CMOTdibbler Thu 25-Aug-11 14:47:00

No problem at all

TheOriginalDesperateHousewife Thu 25-Aug-11 14:49:41

What Pelagia said - but put it better than I could. smile

Mobly Thu 25-Aug-11 14:55:26

No not at all. I would judge the childcarer on their ability to care for my children. The disability does not define the person.

LemonDifficult Thu 25-Aug-11 14:57:08

I have an Asperger's friend who is a nursery nurse. She's very good at it, very careful. The Asperger's in itself wouldn't worry me, the general behaviour of anyone looking after my child would be more relevant.

CardyMow Thu 25-Aug-11 15:54:47

What's wrong with uncontrolled epilepsy? I look after my own 4dc and I have uncontrolled epilepsy. Does it make me incapable? I have safety measures put in place. And if I was working with children, I wouldn't be alone if I was in a nursery environment. And I WOULDN'T have to declare my epilepsy to either my employers OR the customers (parents, in a nursery setting). Why is that a problem?? Discrimination against people with epilepsy, much? SO AS is no problem, but we don't want an epileptic looking after our precious dc...

<<Shakes head at such medieval attitudes to epilepsy>>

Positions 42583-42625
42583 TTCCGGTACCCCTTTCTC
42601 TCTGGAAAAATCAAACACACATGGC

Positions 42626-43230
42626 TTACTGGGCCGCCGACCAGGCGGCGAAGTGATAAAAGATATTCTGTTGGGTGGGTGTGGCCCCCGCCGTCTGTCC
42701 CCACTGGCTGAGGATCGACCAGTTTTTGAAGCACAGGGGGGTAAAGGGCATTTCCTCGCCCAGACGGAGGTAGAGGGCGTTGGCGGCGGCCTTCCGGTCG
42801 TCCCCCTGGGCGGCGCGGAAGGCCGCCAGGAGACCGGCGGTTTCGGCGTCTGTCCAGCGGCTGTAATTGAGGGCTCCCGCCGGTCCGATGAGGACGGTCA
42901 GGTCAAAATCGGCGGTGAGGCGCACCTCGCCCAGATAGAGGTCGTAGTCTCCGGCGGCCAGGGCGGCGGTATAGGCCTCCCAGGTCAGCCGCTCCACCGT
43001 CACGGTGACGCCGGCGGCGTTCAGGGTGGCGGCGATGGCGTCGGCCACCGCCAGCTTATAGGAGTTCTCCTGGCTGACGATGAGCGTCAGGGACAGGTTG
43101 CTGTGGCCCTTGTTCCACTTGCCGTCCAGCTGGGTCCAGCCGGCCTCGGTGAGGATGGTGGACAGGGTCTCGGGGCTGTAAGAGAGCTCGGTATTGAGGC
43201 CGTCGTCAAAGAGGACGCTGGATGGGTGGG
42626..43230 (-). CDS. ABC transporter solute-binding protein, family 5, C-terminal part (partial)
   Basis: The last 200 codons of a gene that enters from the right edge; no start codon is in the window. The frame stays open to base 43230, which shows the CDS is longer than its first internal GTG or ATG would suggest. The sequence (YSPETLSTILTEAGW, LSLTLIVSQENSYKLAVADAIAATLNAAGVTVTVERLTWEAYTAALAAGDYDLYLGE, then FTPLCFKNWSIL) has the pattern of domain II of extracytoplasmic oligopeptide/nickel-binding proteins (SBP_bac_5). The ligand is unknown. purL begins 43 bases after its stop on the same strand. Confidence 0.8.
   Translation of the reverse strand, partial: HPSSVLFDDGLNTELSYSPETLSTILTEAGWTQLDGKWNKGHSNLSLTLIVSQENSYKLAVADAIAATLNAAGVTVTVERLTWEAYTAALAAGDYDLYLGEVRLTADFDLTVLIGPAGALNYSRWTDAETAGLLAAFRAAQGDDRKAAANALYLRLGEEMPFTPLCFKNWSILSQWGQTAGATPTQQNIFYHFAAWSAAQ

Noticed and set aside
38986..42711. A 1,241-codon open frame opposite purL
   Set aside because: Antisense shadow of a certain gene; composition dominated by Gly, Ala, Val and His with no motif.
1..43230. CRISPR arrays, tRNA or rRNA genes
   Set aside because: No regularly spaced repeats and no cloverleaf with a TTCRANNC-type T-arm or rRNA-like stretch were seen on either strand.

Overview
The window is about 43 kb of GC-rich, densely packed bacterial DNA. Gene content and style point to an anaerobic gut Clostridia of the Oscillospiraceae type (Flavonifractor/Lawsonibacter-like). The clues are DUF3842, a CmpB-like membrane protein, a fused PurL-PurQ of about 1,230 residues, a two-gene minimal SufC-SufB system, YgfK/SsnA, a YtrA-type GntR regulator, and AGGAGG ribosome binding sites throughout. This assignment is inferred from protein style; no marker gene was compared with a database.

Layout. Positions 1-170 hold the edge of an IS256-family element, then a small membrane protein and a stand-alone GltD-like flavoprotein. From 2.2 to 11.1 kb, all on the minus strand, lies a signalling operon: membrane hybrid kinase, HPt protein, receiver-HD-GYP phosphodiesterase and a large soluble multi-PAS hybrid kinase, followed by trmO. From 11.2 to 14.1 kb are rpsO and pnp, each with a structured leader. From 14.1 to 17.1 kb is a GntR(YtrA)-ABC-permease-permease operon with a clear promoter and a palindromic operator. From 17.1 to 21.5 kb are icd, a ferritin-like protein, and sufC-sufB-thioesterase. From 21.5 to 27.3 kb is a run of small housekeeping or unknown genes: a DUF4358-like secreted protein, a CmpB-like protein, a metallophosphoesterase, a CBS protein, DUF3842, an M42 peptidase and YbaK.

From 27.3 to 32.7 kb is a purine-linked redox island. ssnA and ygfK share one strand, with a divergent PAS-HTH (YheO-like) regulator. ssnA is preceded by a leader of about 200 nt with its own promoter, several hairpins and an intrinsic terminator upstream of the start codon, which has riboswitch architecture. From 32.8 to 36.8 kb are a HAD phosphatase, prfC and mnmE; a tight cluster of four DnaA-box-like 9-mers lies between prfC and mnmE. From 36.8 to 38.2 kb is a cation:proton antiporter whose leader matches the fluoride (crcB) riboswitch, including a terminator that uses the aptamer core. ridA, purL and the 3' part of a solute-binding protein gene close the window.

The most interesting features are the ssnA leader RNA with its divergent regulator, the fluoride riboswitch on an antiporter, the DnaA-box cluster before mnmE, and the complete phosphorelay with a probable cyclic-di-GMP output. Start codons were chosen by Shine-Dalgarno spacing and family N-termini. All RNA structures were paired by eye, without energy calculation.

TheOriginalDesperateHousewife Thu 25-Aug-11 16:05:26

Would you seriously not tell an employer if you were a nanny and had sole charge of their baby Loudlass?

As you say you have safety measures in place.........

Red2011 Thu 25-Aug-11 16:08:12

One of my friends has Aspergers and I would have no problem with him looking after my DD.

Pelagia Thu 25-Aug-11 16:09:35

Loudlass, I am very sorry, I really didn't mean to offend you.

I was trying to think of an example of an illness/condition where there was a likelihood that the only adult looking after children might suddenly not be able to do so. My friend's DH is not allowed to drive because he has fits sometimes. I don't know what uncontrolled epilepsy is as opposed to untreated - I meant someone who has fits and doesn't know why, can't predict them, won't take their treatments type of situation. I was thinking of 'hypothetical stubborn MIL demanding access to her gc'.

I said 'carer in sole charge' because if it was in a nursery setting it clearly wouldn't matter a jot, whereas for a nanny it would be different.

Again I really really didn't mean to be ignorant or offensive, sorry. Not sure I have made much sense with this post, I do hope you see what I meant.